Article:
Vane was condemned, and executed on Tower Hill on the 14th of June, on the very spot where Strafford suffered, thus studiously making his death an act of retribution for his decisive evidence against that nobleman. On taking leave of his wife and friends. Sir Harry confidently predicted, as the former victims, Harrison, Scott, and Peters had done, that his blood would rise from the ground against the reigning family in judgment, on earth as well as in heaven.

"As a testimony and seal," he said, "to the justness of that quarrel, I leave now my life upon it as a legacy to all the honest interests in these three nations. Ten thousand deaths rather than defile my conscience, the chastity and purity of which I value beyond all this world." So alarmed were the king and courtiers at the impression which this heroic and virtuous conduct was likely to make on the public, that they took every means to prevent the prisoner being heard on the scaffold. They placed a body of drummers and trumpeters under the scaffold, to drown his voice when he addressed the people. When he complained of the unfairness of his trial, Sir John Robinson, the lieutenant of the Tower, rudely and furiously contradicted him, saying, "It's a lie; I am here to testify that it is a lie. Sir, you must not rail at the judges."

When he began again, the drummers and trumpeters made the loudest din that they could, but he ordered them to be stopped, saying he knew what was meant by it. Again, as he attempted to proceed, they burst forth louder than ever; and Robinson, furious, attempted to snatch the paper out of his hand which contained his notes. Vane, however, held it firmly, and then Robinson, seeing several persons taking notes of what the prisoner said, exclaimed in a rage, "He utters rebellion, and you write it;" and the books were seized, or all that could be discovered. They next, two or three of them, attempted to wrest his papers from him, and thrust their hands into his pockets, on pretence of searching for others. A more indecent scene never was seen, and Vane, seeing that it was useless to attempt being heard, laid his head on the block, and it was severed at a stroke.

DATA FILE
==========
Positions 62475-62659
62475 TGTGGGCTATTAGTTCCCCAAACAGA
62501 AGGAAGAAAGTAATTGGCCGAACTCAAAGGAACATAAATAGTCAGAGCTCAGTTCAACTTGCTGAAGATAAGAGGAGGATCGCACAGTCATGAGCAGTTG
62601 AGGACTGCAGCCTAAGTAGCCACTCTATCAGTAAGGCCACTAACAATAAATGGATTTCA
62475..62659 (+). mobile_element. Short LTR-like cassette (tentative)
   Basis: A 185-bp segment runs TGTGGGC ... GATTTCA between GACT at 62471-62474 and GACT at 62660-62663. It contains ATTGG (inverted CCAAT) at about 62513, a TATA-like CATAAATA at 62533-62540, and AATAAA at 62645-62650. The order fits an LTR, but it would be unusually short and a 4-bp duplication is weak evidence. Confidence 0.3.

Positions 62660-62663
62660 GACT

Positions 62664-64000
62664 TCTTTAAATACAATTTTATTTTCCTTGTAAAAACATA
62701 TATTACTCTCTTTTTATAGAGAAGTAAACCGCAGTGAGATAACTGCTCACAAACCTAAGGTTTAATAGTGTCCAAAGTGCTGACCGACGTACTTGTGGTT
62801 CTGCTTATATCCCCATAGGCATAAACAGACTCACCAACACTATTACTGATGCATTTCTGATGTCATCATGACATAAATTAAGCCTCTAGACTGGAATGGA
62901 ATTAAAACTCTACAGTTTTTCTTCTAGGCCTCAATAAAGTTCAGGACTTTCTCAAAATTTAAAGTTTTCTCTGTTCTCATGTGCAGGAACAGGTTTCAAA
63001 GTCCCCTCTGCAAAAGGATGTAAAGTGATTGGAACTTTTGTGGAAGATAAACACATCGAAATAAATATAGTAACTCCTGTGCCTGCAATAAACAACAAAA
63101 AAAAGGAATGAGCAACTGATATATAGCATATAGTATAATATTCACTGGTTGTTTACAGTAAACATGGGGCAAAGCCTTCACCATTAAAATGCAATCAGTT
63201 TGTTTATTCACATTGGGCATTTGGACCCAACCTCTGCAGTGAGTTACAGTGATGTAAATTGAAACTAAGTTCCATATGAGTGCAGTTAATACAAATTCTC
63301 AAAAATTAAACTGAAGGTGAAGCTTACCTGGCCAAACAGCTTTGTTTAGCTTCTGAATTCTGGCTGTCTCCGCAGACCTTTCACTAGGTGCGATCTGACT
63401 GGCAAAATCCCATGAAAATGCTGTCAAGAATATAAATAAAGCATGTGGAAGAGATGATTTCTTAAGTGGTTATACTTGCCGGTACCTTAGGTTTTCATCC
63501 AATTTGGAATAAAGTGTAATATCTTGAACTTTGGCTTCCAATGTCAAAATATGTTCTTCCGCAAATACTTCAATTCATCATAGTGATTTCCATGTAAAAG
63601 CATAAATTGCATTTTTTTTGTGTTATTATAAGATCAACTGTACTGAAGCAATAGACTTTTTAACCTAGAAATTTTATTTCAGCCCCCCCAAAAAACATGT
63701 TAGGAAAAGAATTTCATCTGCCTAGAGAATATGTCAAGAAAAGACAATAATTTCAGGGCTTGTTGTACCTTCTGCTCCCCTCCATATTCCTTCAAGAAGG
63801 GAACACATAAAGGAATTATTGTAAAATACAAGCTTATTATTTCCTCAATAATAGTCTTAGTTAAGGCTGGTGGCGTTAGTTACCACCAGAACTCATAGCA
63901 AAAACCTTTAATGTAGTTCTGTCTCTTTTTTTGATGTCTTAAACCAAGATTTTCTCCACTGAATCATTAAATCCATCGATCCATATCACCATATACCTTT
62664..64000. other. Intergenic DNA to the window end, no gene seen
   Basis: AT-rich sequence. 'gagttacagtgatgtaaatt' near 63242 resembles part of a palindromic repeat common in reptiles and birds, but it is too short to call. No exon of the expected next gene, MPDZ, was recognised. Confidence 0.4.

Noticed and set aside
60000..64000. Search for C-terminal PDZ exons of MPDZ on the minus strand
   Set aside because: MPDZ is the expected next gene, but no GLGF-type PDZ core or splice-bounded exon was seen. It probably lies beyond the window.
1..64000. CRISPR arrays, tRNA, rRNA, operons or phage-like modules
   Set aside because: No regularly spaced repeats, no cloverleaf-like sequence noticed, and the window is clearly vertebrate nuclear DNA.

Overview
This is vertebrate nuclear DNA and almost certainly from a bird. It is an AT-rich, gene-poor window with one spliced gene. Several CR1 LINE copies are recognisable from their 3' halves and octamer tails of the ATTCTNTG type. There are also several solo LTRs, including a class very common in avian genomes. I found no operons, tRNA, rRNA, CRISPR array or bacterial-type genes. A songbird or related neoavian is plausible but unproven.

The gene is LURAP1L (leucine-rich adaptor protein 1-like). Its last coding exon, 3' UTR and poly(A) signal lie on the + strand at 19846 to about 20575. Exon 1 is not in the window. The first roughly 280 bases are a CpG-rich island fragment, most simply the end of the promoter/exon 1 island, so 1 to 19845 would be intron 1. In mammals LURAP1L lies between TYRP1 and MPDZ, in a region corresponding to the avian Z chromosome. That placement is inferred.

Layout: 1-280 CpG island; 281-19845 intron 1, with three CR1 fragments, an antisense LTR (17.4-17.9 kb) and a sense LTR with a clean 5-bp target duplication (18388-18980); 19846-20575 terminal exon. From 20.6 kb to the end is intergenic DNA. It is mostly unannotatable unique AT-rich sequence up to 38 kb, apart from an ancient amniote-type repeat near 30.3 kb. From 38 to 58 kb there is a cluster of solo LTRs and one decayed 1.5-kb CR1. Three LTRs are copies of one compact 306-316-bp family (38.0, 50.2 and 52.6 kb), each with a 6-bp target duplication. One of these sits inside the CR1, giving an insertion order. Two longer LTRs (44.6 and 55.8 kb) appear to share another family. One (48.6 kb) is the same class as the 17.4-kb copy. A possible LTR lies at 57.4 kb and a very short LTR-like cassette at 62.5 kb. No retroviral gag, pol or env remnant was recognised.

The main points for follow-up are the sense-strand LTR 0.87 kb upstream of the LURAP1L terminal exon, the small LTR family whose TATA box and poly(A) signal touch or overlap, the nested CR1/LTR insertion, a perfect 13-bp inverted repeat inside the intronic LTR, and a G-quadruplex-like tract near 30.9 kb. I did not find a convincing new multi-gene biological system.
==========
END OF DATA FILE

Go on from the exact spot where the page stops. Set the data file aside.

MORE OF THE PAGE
But the effect of Vane's words and conduct died not with him. The people, degraded as they had become, could not avoid perceiving that the devil was uppermost for a time; that he was taking revenge for the virtue and the great principles of the commonwealth; that the base and worthless were exterminating the true—those who were the real glory of the nation. Burnet says, "It was generally thought that the government lost more than it gained by the death of Vane;" and even the gossiping Pepys said that he was told that "Sir Harry Vane was gone to heaven, for he died as much a saint and martyr as ever man did, and that the king had lost more by that man's death than he would get again for a long while."

But these plain signs could not stop the thirst for blood. Colonels Okey, Corbet, and Barkstead, three of the regicides, had got away to Holland, as Goffe, Whalley, and Dixwell had to the New England settlements. The latter managed, in various disguises, but in continual fears, to escape; but Okey, Corbet, and Barkstead were hunted out by Downing, who, having been Cromwell's ambassador at the Hague, had made his peace with the new government, and was ready to earn favour by making himself its bloodhound in running down his former friends. He had once been chaplain to Okey's regiment Having secured them, the States were truckling enough to give them up, and they suffered all the horrors of hanging and embowelling at the gallows. General Ludlow, Mr. Lisle, and others of the commonwealth men had retired to Switzerland, which nobly refused to give them up; but the royalists determined to assassinate them if they could not have them to hack and mangle at the gibbet. Murderers were sent after them to dog them, and though Ludlow escaped, as by a miracle, from several attempts, Lisle was shot, on Sunday, of all days, as he was entering the church at Lausaune; and the murderers rode away shouting, "God save the king," and made their escape into France.